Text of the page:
One of the two declared candidates in the 2020 Fresno mayoral race raised his visibility this month.
The other practically went dark.
Is letting Jerry Dyer hog all the local media bandwidth one of Andrew Janz’s campaign strategies? Sure looks that way.
“I’ve been campaigning for six months,” Janz replied when I asked him, rather indelicately, when he was going to start.
Apologies for not noticing. The appreciation tour for Fresno’s outgoing police chief has stolen most of our attention.
Whether it’s giving speeches at community colleges or being honored with a 14-foot tall, 3.1-ton sculpture made from recycled metal, Dyer seems to be everywhere lately. And while these aren’t political events in the strictest sense, every headline or video click he generates raises his personal visibility and public awareness of his campaign.
By contrast, Janz hasn’t been in the news for over a month. Not since a fairly blatant attempt by certain members of the Fresno County Board of Supervisors to clamp down on the political aspirations of the guy who in 2018 came within 5.4 percentage points of swiping Devin Nunes’ seat in the House of Representatives.
Why the low profile?
So what has Janz been up to? Five months and change from election day, why keep such a low profile?
“Some of the local politicians tell me I should be out there more, that I should be kissing babies and things like that,” Janz said. “Because that’s the way people here in Fresno think campaigns should be run. I think that last time around I sort of bucked that common wisdom. We’re going to run a 21st-century campaign.”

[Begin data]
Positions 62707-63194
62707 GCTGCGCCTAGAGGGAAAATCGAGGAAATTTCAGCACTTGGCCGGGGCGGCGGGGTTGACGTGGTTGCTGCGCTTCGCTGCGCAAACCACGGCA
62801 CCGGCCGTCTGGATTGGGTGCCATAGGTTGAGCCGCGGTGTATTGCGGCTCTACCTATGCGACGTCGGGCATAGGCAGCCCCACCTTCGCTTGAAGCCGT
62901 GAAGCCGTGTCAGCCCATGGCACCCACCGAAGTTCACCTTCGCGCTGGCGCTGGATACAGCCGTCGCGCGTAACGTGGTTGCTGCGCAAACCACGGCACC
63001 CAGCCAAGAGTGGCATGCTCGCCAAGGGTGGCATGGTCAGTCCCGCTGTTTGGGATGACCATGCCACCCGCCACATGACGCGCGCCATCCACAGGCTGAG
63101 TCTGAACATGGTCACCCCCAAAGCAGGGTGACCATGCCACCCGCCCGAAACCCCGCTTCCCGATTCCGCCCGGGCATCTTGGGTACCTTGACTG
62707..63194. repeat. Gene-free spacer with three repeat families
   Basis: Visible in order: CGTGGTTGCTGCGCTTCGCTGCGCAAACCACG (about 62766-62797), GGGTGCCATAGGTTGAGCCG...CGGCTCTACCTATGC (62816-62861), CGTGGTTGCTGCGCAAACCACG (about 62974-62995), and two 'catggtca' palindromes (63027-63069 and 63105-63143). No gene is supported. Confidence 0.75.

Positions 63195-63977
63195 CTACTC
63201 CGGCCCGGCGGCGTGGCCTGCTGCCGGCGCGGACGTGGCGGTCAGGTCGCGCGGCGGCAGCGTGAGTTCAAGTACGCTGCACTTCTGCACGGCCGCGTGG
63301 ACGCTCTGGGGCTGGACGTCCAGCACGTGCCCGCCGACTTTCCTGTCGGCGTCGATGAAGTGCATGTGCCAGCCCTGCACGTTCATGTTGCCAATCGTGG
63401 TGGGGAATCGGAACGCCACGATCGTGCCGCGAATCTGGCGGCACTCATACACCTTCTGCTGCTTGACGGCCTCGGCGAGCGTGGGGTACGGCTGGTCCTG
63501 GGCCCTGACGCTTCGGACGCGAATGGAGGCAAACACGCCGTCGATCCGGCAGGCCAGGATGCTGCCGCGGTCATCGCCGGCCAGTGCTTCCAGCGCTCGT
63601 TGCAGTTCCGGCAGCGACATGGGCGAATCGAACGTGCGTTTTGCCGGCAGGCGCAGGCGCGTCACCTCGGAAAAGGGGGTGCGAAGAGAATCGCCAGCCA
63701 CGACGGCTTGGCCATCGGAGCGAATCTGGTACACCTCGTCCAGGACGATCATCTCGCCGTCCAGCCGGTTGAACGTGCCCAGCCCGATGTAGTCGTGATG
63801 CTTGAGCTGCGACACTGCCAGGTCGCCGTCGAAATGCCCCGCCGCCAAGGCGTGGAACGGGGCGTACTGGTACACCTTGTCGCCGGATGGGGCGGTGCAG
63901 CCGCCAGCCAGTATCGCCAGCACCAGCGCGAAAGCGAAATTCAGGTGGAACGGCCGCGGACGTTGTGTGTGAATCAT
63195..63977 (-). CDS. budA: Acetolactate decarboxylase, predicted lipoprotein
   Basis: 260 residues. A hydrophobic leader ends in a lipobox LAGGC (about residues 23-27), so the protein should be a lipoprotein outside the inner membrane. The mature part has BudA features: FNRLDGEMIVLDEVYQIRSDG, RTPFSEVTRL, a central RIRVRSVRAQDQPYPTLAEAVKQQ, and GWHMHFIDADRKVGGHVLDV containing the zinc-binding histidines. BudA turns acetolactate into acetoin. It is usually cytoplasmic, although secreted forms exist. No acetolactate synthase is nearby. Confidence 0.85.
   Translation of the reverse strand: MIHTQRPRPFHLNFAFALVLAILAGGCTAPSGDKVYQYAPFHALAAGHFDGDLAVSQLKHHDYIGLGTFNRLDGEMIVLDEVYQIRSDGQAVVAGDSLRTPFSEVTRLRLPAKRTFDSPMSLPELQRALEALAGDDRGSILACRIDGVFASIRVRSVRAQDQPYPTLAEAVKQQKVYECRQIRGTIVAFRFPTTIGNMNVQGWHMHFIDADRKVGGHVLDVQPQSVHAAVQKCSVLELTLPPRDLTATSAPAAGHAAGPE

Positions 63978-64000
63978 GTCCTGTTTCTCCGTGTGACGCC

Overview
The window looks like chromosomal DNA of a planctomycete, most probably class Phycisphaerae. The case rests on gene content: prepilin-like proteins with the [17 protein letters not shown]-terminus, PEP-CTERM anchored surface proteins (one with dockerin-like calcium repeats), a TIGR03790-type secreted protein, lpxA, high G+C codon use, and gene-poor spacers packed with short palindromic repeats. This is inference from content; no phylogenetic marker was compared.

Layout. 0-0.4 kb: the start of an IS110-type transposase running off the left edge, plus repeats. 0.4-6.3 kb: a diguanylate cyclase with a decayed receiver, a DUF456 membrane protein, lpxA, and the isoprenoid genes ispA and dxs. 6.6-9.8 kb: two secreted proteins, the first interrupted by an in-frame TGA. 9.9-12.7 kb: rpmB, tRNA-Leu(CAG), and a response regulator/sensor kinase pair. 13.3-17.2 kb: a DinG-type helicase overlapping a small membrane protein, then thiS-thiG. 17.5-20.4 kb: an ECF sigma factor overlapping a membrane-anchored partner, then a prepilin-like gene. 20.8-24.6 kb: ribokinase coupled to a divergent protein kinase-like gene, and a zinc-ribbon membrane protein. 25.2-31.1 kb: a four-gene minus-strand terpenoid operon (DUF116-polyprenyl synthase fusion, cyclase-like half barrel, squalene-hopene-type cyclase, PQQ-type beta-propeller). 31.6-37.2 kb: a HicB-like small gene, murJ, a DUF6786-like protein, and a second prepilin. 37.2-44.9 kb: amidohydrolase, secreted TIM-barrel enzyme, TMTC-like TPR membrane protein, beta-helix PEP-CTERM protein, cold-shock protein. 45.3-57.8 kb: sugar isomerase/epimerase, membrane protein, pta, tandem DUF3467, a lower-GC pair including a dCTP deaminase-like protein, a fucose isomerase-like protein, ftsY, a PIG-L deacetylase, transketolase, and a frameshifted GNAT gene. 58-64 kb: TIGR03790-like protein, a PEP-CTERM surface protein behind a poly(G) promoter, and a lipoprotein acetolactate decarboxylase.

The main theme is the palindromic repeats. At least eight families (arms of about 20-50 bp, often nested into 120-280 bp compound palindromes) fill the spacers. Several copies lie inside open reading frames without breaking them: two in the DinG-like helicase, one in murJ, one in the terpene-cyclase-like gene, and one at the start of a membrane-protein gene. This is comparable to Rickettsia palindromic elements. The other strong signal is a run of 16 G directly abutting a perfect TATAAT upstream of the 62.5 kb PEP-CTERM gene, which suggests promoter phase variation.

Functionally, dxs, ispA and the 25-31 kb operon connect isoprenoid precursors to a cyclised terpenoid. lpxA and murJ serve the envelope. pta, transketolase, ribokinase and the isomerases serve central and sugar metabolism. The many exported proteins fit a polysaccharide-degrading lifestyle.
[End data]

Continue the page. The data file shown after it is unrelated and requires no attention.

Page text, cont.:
Janz’s preferred method of voter outreach, at least for now, is to have “substantive conversations” at smaller gatherings. The kind that don’t generate media attention.
Take Friday, for example.
On the same day The Big Fresno Fair unveiled its metal tribute to Dyer, an event that got front-page coverage in The Bee and air time on the most-watched local TV station, Janz worked a normal day at the Fresno County District Attorney’s Office. That evening, he attended an Asian Pacific Islander conference in southeast Fresno followed by a private meet-and-greet near the Figarden Loop.
‘Just photo ops’
“We’re talking to voters all over the city,” Janz said. “It’s my goal to make sure that before election day we have at least one town hall in every district. We want to be out there and answer real questions and have real solutions to the issues that people face.
“I don’t want to run the same playbook, the superficial campaign where it’s who can get on TV the most. To me, those are just photo ops. I really think in our national state of politics people want something different.”
Even though the Fresno mayoral race could be settled March 3 (and mail-in votes submitted a month before), Janz thinks it’s too soon to launch a full-scale campaign.
Most voters, he said, don’t make their minds up until two months before the election “at the earliest. I think that’s the agreement of most political consultants.”
A prosecutor till January
Janz plans to continue prosecuting cases until January – he recently got a conviction on a $200,000 cash and jewelry armed robbery in Caruthers – when he’ll have enough vacation and family leave to fully focus on the mayoral race.
“I’m hoping to have debates,” Janz said. “I think that’s where we’re really going to convince a lot of people. We’re going to have a discussion, and we’re going to compare visions. At the end of the day, I think that’s what’s going to sway those voters.”
Provided, of course, Dyer hasn’t already done so with the head start he’s getting.
Marek Warszawski: 559-441-6218, @MarekTheBee